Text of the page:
Compassion and Skillful Means: the Tibetan and Western Medical Camps in Action

Monlam Pavilion Grounds,
February 6, 2020

This year at the Kagyu Monlam, expanded wellness efforts have extended the practical impact of the festival, with hundreds of attendees and local people receiving free, timely medical attention.
In past years, a free medical camp for local people, organized by Lhakpa Tsering, head of Tsurphu Labrang’s Delhi office, was located across the street from the Akong Tulku Rinpoche Memorial Soup Kitchen, quite a distance from the Pavilion. But Dr. Tsering was unavailable this year, and both Tibetan and Western medical camps, running concurrently, are on the pavilion grounds, which continue to grow and diversify in both form and function.

The area directly opposite the rear of the pavilion now sports a lovely new café with seating for about 40 people (and real coffee machines!); tents for Registration, Monlam prayers and donations, and the Monlam shop; and both medical camps. It is a hive of activity, adding energy and benefit to the festival.

A banner announces the Well-Being Free Medical Camp, co-hosted by Delek Hospital and Altruism in Action. Doctors and nurses screen people here for blood pressure, hypertension, diabetes, and hepatitis B, and prescribe allopathic medicines which are dispensed for free in a nearby tent. During a recent afternoon tea break, the popularity of this effort was obvious, with more than 25 people either waiting in line or consulting doctors and nurses. There were many Indian sangha members in their orange robes, as well as Tibetan monastics, lay people, and locals standing in a line which spilled out of the small tent that houses the effort.

Ms. Tsering Palmo of Delhi is the founder of Altruism in Action, which screens people throughout the Himalayan region for hepatitis and dispenses hepatitis vaccines under the auspices of the World Hepatitis Alliance. She is a Registered Nurse (RN) with a degree from an Indian nursing school. She has traveled widely in Ladakh, Dharamsala, and other Tibetan exile communities, screening monks and nuns in the monasteries. Most of her funding comes from the United States’ Tibet Fund. This is her first visit to the Kagyu Monlam in Bodhgaya and she has been very impressed and is happy to be here. She reports that to date she has screened more than 400 people at the Monlam and found 12 people tested positive for hepatitis. She is happy about the chance to provide counseling and encouragement to the monasteries to do this important heath screening. In Delhi, Ms Tsering provides a small guest house available for short stays related to hepatitis treatment. [ More information on this project can be found on her website, https://altruisminaction.org, and on Facebook.]

The Tibetan medical camp is also extremely popular, with a constant stream of people lined up to see the three volunteer doctors — Dr. Mrs. Kalchoe Qusar, Dr. Dawa, and Dr. Sonam Rinchen. The doctors are all former employees of Men-Tsee-Kang, His Holiness Dalai Lama’s medical institute in Dharamsala, which sent 5 staff persons to this year’s Monlam. Mr. Gyalsang Dawa, the Assistant General Secretary of Men-Tsee-Kang Institute, is in attendance at this year’s camp, and he is very happy with the impact the camp is having.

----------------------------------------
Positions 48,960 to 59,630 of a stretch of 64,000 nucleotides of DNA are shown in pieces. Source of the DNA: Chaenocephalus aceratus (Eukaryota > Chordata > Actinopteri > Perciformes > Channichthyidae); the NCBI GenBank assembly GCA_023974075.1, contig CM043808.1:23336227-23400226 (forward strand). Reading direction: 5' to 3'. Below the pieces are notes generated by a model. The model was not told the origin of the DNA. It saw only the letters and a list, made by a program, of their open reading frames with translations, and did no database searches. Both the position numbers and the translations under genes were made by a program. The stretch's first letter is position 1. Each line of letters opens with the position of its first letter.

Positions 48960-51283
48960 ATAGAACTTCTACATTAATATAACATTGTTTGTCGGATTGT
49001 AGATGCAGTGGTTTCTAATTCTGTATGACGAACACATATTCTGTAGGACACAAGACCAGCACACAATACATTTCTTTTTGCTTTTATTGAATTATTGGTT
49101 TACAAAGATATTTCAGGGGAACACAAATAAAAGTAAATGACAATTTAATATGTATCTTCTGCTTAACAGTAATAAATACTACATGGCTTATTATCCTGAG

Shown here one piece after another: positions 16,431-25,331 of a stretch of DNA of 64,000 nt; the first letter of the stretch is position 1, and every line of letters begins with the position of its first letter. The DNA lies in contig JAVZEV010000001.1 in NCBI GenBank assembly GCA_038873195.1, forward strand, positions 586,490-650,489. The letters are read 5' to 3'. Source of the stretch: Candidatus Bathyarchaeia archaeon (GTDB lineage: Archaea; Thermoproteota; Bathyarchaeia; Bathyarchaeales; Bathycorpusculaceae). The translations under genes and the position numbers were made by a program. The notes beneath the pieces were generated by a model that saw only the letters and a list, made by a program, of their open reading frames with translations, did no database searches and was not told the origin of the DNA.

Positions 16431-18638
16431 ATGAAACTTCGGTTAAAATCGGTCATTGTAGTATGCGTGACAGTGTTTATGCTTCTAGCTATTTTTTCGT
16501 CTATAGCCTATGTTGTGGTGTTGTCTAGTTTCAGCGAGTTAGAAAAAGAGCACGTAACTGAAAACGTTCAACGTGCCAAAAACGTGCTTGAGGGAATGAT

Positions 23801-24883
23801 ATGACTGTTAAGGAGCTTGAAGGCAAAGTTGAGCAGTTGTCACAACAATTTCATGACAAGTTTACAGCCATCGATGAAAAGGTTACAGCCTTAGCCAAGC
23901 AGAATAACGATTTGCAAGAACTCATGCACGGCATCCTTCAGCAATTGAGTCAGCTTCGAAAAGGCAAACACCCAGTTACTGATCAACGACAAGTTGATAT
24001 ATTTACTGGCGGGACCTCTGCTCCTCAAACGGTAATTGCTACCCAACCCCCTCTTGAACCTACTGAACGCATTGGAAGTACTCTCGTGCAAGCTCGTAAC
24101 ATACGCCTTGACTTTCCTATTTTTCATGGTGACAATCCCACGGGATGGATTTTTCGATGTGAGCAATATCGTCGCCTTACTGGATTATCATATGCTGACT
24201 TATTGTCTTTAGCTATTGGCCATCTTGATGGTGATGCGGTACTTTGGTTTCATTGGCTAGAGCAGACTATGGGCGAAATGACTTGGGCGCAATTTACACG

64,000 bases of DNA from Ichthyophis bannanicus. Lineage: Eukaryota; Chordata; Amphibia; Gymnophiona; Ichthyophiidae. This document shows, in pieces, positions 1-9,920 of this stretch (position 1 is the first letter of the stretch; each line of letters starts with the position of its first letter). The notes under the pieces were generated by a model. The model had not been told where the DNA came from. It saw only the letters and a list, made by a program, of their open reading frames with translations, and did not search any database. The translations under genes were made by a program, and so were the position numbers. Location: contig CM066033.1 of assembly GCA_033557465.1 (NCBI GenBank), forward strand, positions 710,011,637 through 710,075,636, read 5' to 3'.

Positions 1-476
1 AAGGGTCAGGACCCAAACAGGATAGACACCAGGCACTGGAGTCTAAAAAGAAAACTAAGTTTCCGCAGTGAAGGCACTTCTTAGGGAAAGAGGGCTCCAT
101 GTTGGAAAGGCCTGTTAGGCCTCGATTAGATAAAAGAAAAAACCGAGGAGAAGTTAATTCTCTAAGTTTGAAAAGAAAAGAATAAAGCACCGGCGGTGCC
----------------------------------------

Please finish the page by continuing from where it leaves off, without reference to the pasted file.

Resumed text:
Last year was the Men-Tsee-Kang’s first appearance at the Kagyu Monlam. The Institute was invited by the Monlam committee, which shares the cost of providing the medicines (the doctors offer their time and expertise free of charge). The Monlam pays 70% of the cost, while the Men-Tsee-Kang Institute pays 30%. No other monlams have Men-Tsee-Kang medical facilities, according to Mr. Gyalsang.

Last year, the Institute treated 1700 people over the duration of the 36th Kagyu Monlam. This year, it has already seen more than 800 patients. The doctors efficiently and professionally listen to patients’ pulses and prescribe Tibetan herbal remedies, which are expertly counted out and dispensed in a nearby tent by a group of energetic Men-Tsee-Kang staff ranging in age. A bewildering assortment of medicines, neatly arrayed in jars nesting in plastic tubs, awaits the competent staff as they fill prescriptions. For those unfamiliar with Tibetan medicine, dosages are often three large, round pills after mealtime, crushed and taken with warm water. Duration of treatment can vary from 7 to 10 to 14 days. The pills don’t taste great to western palates, but the benefits of the Tibetan medical system are well- documented, and the treatments are worth the momentary discomfort of chewing up the pills.

This wonderful effort to provide medical care is a manifestation of His Holiness Karmapa’s expanding dharma activity, Lama Chodrak’s ever-expanding vision for the Monlam, and the care and generosity of all the patrons, volunteers, and medical practitioners who make it happen. We are truly fortunate to have the medical camps, as through them we can witness practical, immediate benefits for sentient beings.

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